10.  Once filling is thick enough, beat it a minute or two with your hand mixer.  Apply as little or as much filling to completely cooled cookies, and enjoy.  Cookies can be stored in the refrigerator for up to one week.

Tuesday, June 7, 2011

Summery Rice Salad

I'm a sucker for rice salad.  It's my go to meal this time of year.  I mean, who doesn't have rice in the house?  The other reason it's brilliant is that you can add whatever you want to it and dress it with practically anything (i.e. tangy vinaigrette or creamy herb-laced buttermilk).

On a related note, let's talk about the seemingly humble carrot. When I was growing up, carrot sticks were invariably a lunch time staple. Unlike in the U.S. where we tend to slice carrots into thin strips, Danes have no compunction about eating them whole.  Even the three and four year-olds at my son's school eat them that way.  Just as carrot sticks are common in the U.S., a whole carrot that's been peeled and had it's tough ends chopped off are an ubiquitous snack in Denmark, (which is not to say that Danes don't eat carrot sticks, they do, but more commonly it's the whole variety).

I won't get into my French relatives' relationship with the raw carrot. Shredded is acceptable, but my mother in law won't let a carrot stick past her lips.  A whole carrot?  Mais, no.  I recently prepared a salad with carrots sliced into thinish coins. Alan said eating it made him feel like a rabbit.  But the French are never particular about what's put in front of them to eat.  No, never.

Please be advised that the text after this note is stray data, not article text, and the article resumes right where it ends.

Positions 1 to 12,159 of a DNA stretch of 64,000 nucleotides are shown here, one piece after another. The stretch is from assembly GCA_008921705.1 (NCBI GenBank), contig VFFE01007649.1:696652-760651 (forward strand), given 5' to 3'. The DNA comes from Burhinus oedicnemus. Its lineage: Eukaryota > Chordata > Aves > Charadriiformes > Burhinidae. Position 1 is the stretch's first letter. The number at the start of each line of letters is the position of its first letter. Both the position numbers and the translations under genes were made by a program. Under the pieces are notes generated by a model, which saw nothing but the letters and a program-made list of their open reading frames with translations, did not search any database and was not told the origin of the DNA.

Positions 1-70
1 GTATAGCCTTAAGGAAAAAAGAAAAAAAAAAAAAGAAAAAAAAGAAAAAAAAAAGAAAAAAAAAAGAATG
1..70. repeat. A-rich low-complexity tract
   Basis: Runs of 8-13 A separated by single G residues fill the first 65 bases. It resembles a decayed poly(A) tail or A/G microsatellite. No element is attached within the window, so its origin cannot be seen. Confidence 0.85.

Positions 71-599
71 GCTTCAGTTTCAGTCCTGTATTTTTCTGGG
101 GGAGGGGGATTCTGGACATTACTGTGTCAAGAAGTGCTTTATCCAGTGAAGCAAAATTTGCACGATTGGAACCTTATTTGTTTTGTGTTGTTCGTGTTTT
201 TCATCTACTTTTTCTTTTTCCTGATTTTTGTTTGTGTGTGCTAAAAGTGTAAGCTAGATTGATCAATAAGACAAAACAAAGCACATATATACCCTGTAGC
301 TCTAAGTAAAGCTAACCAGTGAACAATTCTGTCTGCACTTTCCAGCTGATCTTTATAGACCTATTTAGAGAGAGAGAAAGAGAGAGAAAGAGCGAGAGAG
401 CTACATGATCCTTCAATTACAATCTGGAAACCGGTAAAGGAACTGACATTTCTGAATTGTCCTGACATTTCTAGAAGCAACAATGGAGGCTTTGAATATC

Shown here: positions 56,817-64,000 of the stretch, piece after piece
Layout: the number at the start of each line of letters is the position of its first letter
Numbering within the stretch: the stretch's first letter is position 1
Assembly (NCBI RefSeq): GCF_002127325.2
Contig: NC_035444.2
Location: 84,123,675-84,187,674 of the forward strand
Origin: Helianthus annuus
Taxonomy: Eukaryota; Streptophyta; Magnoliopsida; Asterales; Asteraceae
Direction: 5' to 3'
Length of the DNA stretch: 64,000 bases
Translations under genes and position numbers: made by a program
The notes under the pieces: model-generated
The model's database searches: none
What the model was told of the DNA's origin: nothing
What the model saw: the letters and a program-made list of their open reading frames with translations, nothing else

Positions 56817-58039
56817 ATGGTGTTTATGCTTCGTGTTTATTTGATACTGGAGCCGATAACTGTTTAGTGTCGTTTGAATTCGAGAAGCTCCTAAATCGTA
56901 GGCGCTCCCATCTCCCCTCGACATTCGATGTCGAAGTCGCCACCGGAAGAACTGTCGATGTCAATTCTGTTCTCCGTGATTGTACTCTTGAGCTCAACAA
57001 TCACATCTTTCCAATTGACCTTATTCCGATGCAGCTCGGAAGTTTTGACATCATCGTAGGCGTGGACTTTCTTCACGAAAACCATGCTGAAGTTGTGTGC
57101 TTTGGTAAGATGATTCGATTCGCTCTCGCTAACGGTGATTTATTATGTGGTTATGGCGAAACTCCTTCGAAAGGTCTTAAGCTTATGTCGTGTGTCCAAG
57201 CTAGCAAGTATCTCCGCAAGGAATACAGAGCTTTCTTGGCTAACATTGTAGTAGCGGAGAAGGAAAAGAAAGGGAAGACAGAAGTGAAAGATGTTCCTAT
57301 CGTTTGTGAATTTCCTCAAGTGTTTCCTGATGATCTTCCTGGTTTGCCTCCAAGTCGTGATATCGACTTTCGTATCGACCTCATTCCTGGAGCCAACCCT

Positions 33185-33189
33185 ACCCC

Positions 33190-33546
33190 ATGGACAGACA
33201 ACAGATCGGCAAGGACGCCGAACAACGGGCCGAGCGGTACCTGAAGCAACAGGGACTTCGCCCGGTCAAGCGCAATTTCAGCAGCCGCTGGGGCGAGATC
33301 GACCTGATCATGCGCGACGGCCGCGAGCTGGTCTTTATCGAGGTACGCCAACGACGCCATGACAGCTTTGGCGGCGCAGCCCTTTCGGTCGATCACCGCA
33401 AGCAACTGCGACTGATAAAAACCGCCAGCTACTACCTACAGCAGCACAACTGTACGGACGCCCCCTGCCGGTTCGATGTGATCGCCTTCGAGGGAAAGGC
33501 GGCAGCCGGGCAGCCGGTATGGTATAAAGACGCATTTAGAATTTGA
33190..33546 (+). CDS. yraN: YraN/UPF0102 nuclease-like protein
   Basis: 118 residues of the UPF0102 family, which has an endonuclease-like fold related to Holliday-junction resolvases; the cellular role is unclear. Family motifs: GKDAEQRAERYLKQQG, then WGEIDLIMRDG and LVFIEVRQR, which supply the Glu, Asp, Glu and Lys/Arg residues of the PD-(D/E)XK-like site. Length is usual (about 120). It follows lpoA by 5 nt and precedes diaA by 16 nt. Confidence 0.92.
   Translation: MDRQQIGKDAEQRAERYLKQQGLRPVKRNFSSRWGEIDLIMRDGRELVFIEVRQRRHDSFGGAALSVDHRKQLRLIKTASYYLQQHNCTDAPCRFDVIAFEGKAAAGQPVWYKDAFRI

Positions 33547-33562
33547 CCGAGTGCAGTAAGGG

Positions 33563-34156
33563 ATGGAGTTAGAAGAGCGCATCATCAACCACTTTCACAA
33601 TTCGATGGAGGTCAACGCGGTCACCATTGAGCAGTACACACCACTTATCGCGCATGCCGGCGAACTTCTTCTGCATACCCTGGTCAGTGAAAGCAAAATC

Having said that, I owe my discovery of the rice salad and it's myriad renderings to said French relatives. You'll note that the carrots in this rice salad have been shredded.

This version is ultra simple and makes for perfect lunch time fuel. All you do is make a pot of short grained brown rice, shred a few carrots (slice them in coins if you like.  Mais oui.), finely chop a handful of cornichon (mini pickles), chop up a red pepper, and that's it.  A can of tuna is a great addition.  So are garbanzo or black beans. The dressing I use consists of equal parts plain yogurt and mayonnaise as well as a spoon of dijon mustard, and salt and pepper.  To add even more flavor, grate one or two cloves of garlic over the whole thing and stir to combine.

Summery Rice Salad


1c short grain brown rice (cooked according to package directions and cooled)
3 medium carrots (shredded)
1/4 c cornichon
1 whole red, yellow, or green bell pepper, chopped into small pieces
1 can of tuna (optional)

1/3c plain yogurt (I used Greek yogurt)
1/3c mayonnaise (I used Hellman's - yes we can get Hellman's in DK!)
2t dijon mustard

Add to taste:
1t sea salt
1.5t pepper
1-2 cloves of garlic, grated


Pour cooled, cooked rice into a serving bowl.  Add carrots, pepper, cornichon, and tuna (if using).

Mix together dressing ingredients in a jar and shake well (or mix together with a fork in a small bowl).

Add the dressing to the salad a little at a time until it is coated to your liking (you may have some left over that you can refrigerate).

Grate one or two cloves of garlic over the top and stir.  Add salt and pepper to taste.